The Lake Isle of Innisfree: AHSEC Class 12 Alternative English

The Lake Isle of Innisfree
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Get summaries, questions, answers, solutions, notes, extras, PDF and guide of Class 12 (second year) Alternative English textbook, chapter/poem 5, The Lake Isle of Innisfree, which is part of the syllabus of students studying under AHSEC/ASSEB (Assam Board). These solutions, however, should only be treated as references and can be modified/changed. 

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“The Lake Isle of Innisfree” by William Butler Yeats is widely considered one of his most popular and enduring works. The poem addresses the universal human desire for escape and the search for inner peace. The speaker longs for a simpler, more peaceful life, free from the distractions and anxieties of modern existence.

Characterised by simple and evocative language, natural imagery, and themes of escapism and the quest for inner peace, the poem begins with the speaker expressing a strong desire to leave the noise and bustle of the city to find solace on Innisfree, a small uninhabited island off the western coast of Ireland. Despite its straightforward diction, the poem is rich in sensory details, vividly depicting the island’s natural beauty. The speaker’s needs are minimal: a simple life amid nature, where he can “live alone in the bee-loud glade” with just “nine bean-rows” to “have some peace.”

The repeated phrase “I will arise and go now” at the beginning of each stanza creates a sense of momentum and urgency, highlighting the speaker’s yearning for peace. Nostalgia is also a prominent theme in the poem.

The poem employs various poetic devices, such as repetition at the beginning of each stanza, imagery like “peace comes dropping slow,” “midnight’s all a glimmer,” and “bee-loud glade,” and personification, with the cricket said to “sing all night long.” Symbolism is evident where the island represents the speaker’s desire for escape and inner peace, while alliteration in phrases like “peace comes dropping slow,” “cicadas sing,” and “bee-loud glade” creates a lyrical effect.

The poem also uses enjambment, where a sentence or phrase continues from one line to the next, creating a sense of flow and movement. For instance, “And I shall have some peace there, for peace comes dropping slow,/Dropping from the veils of the morning to where the cricket sings” is a single sentence that spans two lines.

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Line-by-line explanation

I will arise and go now, and go to Innisfree, / And a small cabin build there, of clay and wattles made:

The speaker declares his immediate intention to leave his current location and journey to Innisfree, an island he associates with peace and simplicity. He envisions constructing a modest cabin using traditional, natural materials such as clay and wattles (woven branches or twigs), reflecting his desire for a self-sufficient, rustic lifestyle away from the complexities of modern life.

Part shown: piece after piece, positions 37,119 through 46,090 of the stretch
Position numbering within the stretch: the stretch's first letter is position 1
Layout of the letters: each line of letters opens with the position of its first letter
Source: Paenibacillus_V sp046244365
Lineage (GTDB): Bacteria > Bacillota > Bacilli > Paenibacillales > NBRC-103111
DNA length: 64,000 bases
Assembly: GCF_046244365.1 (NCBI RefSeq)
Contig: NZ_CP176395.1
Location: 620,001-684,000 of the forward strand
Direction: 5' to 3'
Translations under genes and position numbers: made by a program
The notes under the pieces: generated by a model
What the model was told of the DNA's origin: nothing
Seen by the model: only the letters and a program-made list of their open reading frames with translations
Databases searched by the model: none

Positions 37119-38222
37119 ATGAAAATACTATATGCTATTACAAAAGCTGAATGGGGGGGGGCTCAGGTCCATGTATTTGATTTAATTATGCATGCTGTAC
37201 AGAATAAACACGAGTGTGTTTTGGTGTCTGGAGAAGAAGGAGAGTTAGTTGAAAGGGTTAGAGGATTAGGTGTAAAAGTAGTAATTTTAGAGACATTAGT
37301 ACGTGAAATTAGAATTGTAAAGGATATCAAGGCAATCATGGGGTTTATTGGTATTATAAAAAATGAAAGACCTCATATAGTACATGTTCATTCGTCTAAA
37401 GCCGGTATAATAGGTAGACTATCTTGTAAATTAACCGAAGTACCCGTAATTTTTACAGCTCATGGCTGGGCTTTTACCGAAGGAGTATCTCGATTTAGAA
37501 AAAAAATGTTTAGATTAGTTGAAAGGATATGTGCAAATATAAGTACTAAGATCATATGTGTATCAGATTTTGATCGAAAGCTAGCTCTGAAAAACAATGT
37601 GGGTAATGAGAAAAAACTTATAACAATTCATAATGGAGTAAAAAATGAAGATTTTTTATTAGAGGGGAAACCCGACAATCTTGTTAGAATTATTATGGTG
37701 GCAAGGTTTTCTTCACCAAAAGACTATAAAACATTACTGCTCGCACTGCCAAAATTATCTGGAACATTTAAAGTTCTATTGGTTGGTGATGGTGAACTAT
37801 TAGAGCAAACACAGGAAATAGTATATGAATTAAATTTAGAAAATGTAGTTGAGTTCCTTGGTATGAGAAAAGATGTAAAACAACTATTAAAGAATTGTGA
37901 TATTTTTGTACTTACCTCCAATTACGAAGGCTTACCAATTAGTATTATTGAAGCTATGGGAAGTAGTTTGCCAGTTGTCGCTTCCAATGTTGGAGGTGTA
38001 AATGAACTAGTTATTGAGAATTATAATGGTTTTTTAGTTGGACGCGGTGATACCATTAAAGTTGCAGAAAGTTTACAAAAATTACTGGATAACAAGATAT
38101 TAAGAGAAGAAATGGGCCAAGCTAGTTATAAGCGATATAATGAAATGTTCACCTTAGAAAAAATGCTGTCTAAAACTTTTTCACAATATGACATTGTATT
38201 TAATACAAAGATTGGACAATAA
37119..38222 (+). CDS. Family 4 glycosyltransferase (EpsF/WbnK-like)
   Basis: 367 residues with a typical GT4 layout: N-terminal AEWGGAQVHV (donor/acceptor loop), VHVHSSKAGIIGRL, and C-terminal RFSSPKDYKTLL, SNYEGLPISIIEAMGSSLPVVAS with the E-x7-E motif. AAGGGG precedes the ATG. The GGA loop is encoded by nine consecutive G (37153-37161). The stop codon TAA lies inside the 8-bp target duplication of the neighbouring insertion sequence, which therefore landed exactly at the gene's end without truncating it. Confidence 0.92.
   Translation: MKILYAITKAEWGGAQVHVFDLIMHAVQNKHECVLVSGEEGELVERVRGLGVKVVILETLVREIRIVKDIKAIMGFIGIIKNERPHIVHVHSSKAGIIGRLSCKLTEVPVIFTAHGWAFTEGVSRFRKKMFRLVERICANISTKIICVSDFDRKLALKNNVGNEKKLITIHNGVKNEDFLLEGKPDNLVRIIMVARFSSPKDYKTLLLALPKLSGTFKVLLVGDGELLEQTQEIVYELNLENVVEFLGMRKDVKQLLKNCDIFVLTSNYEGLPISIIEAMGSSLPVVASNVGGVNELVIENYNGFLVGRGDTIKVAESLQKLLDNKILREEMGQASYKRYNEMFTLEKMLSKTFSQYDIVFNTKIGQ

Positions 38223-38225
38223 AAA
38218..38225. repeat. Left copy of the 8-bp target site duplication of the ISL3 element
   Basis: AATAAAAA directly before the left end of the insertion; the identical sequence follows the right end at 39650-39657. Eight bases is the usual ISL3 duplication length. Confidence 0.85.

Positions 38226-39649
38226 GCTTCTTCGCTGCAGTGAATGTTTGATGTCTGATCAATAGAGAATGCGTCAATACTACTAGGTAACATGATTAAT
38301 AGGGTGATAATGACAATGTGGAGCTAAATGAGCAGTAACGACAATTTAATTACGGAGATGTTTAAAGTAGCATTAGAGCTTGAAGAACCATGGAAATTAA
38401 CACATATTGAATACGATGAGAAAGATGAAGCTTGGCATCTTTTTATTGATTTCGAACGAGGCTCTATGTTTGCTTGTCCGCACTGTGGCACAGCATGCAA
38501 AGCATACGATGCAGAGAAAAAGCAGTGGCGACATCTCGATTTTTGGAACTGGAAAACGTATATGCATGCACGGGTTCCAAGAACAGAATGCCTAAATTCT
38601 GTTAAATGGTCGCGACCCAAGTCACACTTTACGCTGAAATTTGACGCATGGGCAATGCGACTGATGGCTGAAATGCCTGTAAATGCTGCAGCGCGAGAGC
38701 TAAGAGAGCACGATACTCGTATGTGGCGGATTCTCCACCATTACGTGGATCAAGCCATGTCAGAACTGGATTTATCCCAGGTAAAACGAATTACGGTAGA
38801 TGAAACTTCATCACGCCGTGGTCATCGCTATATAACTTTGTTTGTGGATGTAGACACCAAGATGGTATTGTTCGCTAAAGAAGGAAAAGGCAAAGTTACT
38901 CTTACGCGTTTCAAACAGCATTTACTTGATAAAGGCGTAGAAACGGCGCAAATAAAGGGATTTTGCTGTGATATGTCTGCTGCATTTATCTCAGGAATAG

Nine bean-rows will I have there, a hive for the honey-bee; / And live alone in the bee-loud glade.

At Innisfree, he plans to cultivate a small garden with nine rows of beans, symbolizing a simple and sustainable way of life. Additionally, he intends to keep a beehive, which signifies harmony with nature and self-reliance. The speaker looks forward to living alone in a glade (a clearing in a forest) where the buzzing of bees is a predominant sound, emphasizing the serene and natural environment he seeks.

And I shall have some peace there, for peace comes dropping slow, / Dropping from the veils of the morning to where the cricket sings;

The speaker believes that at Innisfree, he will experience a profound sense of peace. This peace is described as arriving slowly and gently, much like the morning dew that falls gradually. It permeates the surroundings from dawn, represented by the “veils of the morning,” to the places where crickets sing, indicating the tranquility that spans the entire day.

There midnight’s all a glimmer, and noon a purple glow, / And evening full of the linnet’s wings.

In Innisfree, the speaker imagines that even midnight has a gentle glow, perhaps illuminated by moonlight or stars, creating a magical and serene nighttime atmosphere. At noon, the sunlight casts a purple hue, suggesting a mystical and beautiful quality to the daylight. The evenings are filled with the movement and sounds of linnets, small songbirds, enhancing the idyllic and peaceful scene.

I will arise and go now, for always night and day / I hear lake water lapping with low sounds by the shore;

The speaker feels a continuous and urgent call to depart for Innisfree, driven by a persistent memory. Day and night, he hears the gentle and soothing sounds of the lake’s waters softly lapping against the shore, a sound that represents the tranquility he craves.

While I stand on the roadway, or on the pavements grey, / I hear it in the deep heart’s core.

Even when the speaker is in the city, standing on busy roads or the grey, hard pavements, the memory of the lake’s sounds stays with him. It resonates deeply within him, at the very core of his being, intensifying his longing for the peace and simplicity of Innisfree.

Textbook solutions

Answer in one or two words

1. Where does the poet want to go?

Answer: Innisfree

2. What will he build there?

Answer: Small cabin

3. With what will he build it?

Answer: Clay and wattles

4. What will the poet plant there?

Answer: Bean-rows

5. How, according to the poet, will peace arrive in Innisfree?

Answer: Dropping slow

Answer in a few words